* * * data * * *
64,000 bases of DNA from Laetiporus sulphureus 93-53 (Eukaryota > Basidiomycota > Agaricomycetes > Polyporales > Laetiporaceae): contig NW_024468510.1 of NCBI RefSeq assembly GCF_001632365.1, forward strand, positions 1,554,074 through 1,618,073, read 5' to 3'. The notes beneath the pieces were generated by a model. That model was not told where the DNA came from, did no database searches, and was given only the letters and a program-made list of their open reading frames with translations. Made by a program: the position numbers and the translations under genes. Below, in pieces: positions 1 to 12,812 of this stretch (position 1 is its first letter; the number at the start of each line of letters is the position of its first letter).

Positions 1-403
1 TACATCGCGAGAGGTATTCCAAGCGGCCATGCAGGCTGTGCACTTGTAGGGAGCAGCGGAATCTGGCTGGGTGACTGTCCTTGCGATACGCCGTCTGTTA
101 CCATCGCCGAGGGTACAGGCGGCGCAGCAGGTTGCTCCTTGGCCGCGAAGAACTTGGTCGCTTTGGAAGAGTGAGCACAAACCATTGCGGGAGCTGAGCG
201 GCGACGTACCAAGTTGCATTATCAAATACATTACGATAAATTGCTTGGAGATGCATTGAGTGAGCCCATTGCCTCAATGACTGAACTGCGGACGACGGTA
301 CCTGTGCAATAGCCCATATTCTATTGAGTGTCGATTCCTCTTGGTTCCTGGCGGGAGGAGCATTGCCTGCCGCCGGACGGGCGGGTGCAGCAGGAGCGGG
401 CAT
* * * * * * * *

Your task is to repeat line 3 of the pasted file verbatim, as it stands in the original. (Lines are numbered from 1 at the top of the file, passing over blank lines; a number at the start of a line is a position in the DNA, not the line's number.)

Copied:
1 TACATCGCGAGAGGTATTCCAAGCGGCCATGCAGGCTGTGCACTTGTAGGGAGCAGCGGAATCTGGCTGGGTGACTGTCCTTGCGATACGCCGTCTGTTA